Body Image and Mental Health Stigma

October 2, 2014 Andrea Paquette

There is so much pain in self-stigma, especially when it comes to our body image and looking in the mirror. We often hate ourselves because we have a mental illness, not realizing that we are not a terrible embodiment of our illness. We are simply people that have struggles and face unique challenges stemming from our mental illness. For example, being tired all the time, being overweight because of medication, and even being unable to work. We seem to give up on the belief that one day things will be better and fail to trust that others will understand us. I have learned that life has many surprises in store for us and, at times, we may just get to understand that we are not exactly what we see in the mirror.

Perceiving Myself and Mental Health Stigma

I have been diagnosed for 11 years with bipolar disorder and I have had new discoveries and insights into my illness and especially of myself over time. When I first realized I was simply not my illness, and that I was a person who deserved to be happy, a flame ignited inside to reach out and share my story. For many years, I thought I had it mostly figured out. I still struggled but have failed to see the growth that came with this pain. Recently, I engaged in a dialectical behavioral therapy (DBT) session with my psychiatric nurse. DBT combines mindfulness, psychoeducation, cognitive behavioral therapy, stress tolerance and other skills boxed into a therapeutic package. I have started to learn about my negative behaviors and patterns and ways that I could assess my way of thinking. I never believed that one hour with her would have such a significant impact on my life.

It was one thing to realize that I had a certain negative perception about myself, but it is another to have discovered what I have been doing to feed that negative behavior and why it existed in the first place. I have mentioned before that I have been known to look in the mirror and say "ugh" when I saw myself. I was perceiving Andrea in a certain way and did not know why I felt so unhappy. I had gained weight and my face had broken out in acne often and the mirror reflection of myself brought me to tears. As I explored this in a DBT session, I realized that I took past hurts into my present reality. I used to have my ex-boyfriend scoff at me when I jumped on the scale, he would grab my belly and make gross noises, and call me out when I ate dessert. I constantly looked in the mirror criticizing and assessing myself wholly because of this. With DBT, I learned that my mirror addiction fed my feelings of self-hate and it was not possible to look at myself in a different way without targeting the behavior and not looking in the mirror altogether.

My Personal Solution to End the Self-Stigma of Body Image

Mental illness can often cause us to view ourselves negatively, especially our body image. Negative body image and mental health stigma go hand in hand.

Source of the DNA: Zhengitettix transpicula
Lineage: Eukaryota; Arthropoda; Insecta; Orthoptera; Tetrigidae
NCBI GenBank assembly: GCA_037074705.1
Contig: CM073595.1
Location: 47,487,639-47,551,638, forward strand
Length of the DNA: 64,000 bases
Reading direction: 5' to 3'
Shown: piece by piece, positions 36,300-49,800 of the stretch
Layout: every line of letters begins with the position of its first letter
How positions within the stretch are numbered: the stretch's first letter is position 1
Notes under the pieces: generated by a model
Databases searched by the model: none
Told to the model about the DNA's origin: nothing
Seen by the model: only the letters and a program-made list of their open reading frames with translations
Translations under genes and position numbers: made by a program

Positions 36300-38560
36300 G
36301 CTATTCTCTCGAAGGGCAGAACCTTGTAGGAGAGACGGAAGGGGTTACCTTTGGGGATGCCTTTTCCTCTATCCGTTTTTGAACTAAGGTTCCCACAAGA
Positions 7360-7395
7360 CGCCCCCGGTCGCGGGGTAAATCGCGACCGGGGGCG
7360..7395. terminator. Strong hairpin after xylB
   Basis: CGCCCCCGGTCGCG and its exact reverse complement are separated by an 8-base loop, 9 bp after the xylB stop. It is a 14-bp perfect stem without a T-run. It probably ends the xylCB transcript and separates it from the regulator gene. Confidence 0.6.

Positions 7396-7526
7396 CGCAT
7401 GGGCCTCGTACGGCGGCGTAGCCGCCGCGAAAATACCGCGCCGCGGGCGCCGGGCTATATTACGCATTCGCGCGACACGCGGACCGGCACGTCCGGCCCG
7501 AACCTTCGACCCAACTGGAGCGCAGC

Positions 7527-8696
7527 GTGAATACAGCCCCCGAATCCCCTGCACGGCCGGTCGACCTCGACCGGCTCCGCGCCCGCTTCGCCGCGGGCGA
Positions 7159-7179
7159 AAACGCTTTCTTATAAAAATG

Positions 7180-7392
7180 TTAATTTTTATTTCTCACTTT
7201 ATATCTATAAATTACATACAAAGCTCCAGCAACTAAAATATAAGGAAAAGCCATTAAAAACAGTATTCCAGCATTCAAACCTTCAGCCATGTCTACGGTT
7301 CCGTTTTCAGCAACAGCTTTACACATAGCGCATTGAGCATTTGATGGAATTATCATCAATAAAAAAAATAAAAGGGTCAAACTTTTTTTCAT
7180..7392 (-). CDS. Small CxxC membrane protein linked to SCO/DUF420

I cried endlessly as I made these realizations and as I left my DBT appointment, I committed to covering all the mirrors in my house with pink wrapping paper. I love pink and it serves as a reminder that eventually I will be able to look at myself in the mirror without disgust. I know that society often judges us for the challenges we go through and my insecurity was my weight. There are social norms that say you have to have a body of a twelve-year-old girl in order to be model material, but beauty is found in our hearts, not on a scale. I also ditched my scale and threw it in the trash bin, and a feeling of empowerment has flooded over me. I am breaking the mirror addiction and have left the constant weight assessment behind. I never realized that it was actually the behavior of looking in the mirror constantly that needed to be addressed, not just my reaction to it.

People may not always understand what you are going through, but you know the truth, and taking action with exploration is the only way to truly change what is negatively happening in your world. As I sit in my house with paper on my mirrors, visitors may think I am crazy, but what is actually crazy is the image I have painted of myself. I now pay attention to how my friends and family see me instead, which is a shining light and inspiration in the world. I have also realized that this one life is too short, temporary and precious to be wasting it on hating yourself. The image we see in the mirror is a mere shell of who we really are, so try looking deeper and you may just surprise yourself by how beautiful you really are.

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APA Reference
Paquette, A. (2014, October 2). Body Image and Mental Health Stigma, HealthyPlace. Retrieved on 2024, June 14 from

Author: Andrea Paquette

October, 12 2014 at 6:27 pm

That was beautiful!! Thank you !!!

October, 9 2014 at 6:53 am

So very well said. I have the a same struggle with mirrors or pictures right now as I try to get my binge eating under control.

October, 2 2014 at 7:52 am

Support and self belief is all one requires at these moments but I never see a store with a subscription or shelf of what we require.

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